Previous studies of problem Internet gamblers have failed to distinguish whether their problem gambling relates to Internet or land-based gambling modes. Therefore, characteristics and help-seeking behaviors of people whose gambling problems relate specifically to Internet gambling are unknown, but could inform the optimal alignment of treatment and support services with the needs and preferences of problem gamblers.
Objective: This study aimed to compare:
1) characteristics of problem Internet gamblers and problem land-based gamblers and;
2) uptake of different types and modes of help between problem Internet gamblers and problem land-based gamblers. Hypothesis 1 was that problem Internet gamblers are less likely to seek help. Hypothesis 2 was that problem Internet gamblers are more likely to use online modes of help.
A sample of 620 respondents meeting criteria for problem gambling was drawn from an online survey of 4594 Australian gamblers. Respondents were recruited through advertisements on gambling and gambling help websites, Facebook, and Google. Measures consisted of gambling participation; proportion of gambling on the Internet; most problematic mode of gambling; help seeking from 11 different sources of formal help, informal help, and self-help for gambling problems; psychological distress (Kessler 6); problem gambling severity (Problem Gambling Severity Index, PGSI); and demographics.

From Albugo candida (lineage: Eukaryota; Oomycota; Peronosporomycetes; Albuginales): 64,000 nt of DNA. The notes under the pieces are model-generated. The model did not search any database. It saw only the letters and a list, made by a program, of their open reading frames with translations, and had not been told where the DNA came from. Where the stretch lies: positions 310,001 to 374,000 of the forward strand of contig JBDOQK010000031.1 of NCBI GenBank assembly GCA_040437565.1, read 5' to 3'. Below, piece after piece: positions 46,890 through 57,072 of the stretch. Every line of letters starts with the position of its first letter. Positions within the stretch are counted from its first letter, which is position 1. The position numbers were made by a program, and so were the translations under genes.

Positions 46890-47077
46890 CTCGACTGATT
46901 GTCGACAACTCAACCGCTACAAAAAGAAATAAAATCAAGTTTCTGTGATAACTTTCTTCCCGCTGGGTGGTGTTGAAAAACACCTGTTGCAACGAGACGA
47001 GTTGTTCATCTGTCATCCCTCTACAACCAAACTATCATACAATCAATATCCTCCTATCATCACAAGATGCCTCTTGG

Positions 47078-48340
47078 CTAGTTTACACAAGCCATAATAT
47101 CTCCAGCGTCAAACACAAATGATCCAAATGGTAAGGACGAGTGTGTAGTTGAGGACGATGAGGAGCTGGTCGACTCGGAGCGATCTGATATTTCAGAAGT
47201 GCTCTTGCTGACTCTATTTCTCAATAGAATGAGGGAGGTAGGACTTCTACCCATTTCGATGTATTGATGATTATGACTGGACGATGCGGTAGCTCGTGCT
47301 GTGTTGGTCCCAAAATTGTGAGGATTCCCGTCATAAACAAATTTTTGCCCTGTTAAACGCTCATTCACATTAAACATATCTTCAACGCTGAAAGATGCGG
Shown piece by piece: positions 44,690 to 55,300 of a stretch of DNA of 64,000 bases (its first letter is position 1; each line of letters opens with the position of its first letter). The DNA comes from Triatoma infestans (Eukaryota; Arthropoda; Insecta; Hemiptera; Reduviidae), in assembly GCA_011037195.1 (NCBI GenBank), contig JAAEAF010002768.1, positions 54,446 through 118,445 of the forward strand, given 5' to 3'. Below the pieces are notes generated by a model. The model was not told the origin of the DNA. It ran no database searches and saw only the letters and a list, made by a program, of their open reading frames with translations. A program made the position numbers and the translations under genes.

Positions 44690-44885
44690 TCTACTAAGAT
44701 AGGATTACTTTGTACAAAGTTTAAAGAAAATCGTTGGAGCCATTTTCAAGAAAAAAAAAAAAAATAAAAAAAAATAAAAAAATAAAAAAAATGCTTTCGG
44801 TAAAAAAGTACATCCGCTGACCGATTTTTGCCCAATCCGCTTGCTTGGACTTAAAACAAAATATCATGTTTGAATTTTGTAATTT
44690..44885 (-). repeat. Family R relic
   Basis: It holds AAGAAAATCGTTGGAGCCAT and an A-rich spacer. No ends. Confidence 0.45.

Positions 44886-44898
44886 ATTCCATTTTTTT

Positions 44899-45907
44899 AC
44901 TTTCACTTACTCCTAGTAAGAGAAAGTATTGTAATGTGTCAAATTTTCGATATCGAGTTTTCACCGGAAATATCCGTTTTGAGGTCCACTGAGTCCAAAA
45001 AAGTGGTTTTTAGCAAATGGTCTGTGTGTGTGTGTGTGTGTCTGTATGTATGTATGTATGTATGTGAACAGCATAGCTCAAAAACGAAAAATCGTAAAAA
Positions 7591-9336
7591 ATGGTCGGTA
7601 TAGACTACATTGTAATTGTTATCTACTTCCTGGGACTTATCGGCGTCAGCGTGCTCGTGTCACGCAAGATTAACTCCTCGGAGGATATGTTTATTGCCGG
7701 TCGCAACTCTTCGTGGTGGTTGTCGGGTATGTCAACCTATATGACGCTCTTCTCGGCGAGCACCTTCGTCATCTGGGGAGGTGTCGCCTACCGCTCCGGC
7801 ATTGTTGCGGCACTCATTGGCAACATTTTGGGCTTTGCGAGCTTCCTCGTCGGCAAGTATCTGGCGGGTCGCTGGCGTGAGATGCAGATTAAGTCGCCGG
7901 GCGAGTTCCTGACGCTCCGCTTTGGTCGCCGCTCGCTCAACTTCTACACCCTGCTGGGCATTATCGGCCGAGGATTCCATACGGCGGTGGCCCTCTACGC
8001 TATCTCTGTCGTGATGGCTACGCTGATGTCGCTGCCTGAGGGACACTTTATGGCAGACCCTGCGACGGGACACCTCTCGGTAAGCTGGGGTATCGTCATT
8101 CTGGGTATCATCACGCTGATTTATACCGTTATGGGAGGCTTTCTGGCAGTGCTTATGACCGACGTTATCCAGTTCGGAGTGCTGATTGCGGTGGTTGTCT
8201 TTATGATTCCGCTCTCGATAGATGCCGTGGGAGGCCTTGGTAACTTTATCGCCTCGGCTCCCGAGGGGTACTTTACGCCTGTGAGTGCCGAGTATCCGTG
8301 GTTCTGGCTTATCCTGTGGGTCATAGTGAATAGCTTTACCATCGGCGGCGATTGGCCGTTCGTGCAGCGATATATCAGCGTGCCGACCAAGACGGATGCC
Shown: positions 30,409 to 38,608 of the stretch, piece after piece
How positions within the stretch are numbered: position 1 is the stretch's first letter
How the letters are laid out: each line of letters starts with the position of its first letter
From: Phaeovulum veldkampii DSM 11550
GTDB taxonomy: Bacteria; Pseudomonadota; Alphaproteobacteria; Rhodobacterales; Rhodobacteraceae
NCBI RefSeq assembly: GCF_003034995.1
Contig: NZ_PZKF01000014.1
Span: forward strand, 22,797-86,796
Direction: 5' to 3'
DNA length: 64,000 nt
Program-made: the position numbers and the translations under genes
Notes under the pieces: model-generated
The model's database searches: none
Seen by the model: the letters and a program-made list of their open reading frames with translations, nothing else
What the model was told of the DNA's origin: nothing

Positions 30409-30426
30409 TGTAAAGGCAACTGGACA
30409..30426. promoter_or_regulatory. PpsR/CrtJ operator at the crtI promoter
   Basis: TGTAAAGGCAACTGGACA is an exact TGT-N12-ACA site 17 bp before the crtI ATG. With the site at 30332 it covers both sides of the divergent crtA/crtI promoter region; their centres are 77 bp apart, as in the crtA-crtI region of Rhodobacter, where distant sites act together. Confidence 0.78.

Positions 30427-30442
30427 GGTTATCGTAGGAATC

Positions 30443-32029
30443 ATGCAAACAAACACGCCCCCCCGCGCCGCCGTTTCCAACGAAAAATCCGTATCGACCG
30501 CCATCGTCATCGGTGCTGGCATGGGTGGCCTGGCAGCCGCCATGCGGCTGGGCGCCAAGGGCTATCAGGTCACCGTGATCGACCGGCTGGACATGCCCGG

Problem Internet gamblers were significantly more likely than problem land-based gamblers to be male (χ21=28.3, P<.001, φ=0.21), younger (t616.33=4.62, P<.001, d=0.37), have lower psychological distress (χ21=5.4, P=.02, φ=0.09), and experience problems with sports and race wagering (χ24=228.5, P<.001, φ=0.61). Uptake of help was significantly lower among problem Internet compared to problem land-based gamblers (χ21=6.9, P<.001, φ=0.11), including from face-to-face services, gambling helplines, online groups, self-exclusion from land-based venues, family or friends, and self-help strategies. Both problem Internet and problem land-based gamblers had similarly low use of online help. However, problem land-based gamblers (37.6%, 126/335) were significantly more likely to have sought land-based formal help compared to problem Internet gamblers (23.5%, 67/285; χ21=14.3, P<.001, φ=0.15).
The findings suggest that more targeted and innovative efforts may be needed to increase use of gambling help by problem Internet gamblers. Alternatively, their lower PGSI and K6 scores suggest Internet problem gamblers may have less need for gambling-related help. This is the first known study to classify problem Internet gamblers as those whose problem gambling specifically relates to Internet gambling. Further research is needed to better understand why help-seeking rates are lower among Internet problem gamblers.